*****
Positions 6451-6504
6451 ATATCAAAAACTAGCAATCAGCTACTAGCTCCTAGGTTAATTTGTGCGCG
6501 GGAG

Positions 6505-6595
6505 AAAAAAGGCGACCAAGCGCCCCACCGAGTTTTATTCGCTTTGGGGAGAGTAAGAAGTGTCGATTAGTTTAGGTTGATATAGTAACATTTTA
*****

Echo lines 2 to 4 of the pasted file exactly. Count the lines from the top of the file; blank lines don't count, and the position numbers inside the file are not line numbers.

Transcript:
6451 ATATCAAAAACTAGCAATCAGCTACTAGCTCCTAGGTTAATTTGTGCGCG
6501 GGAG

Positions 6505-6595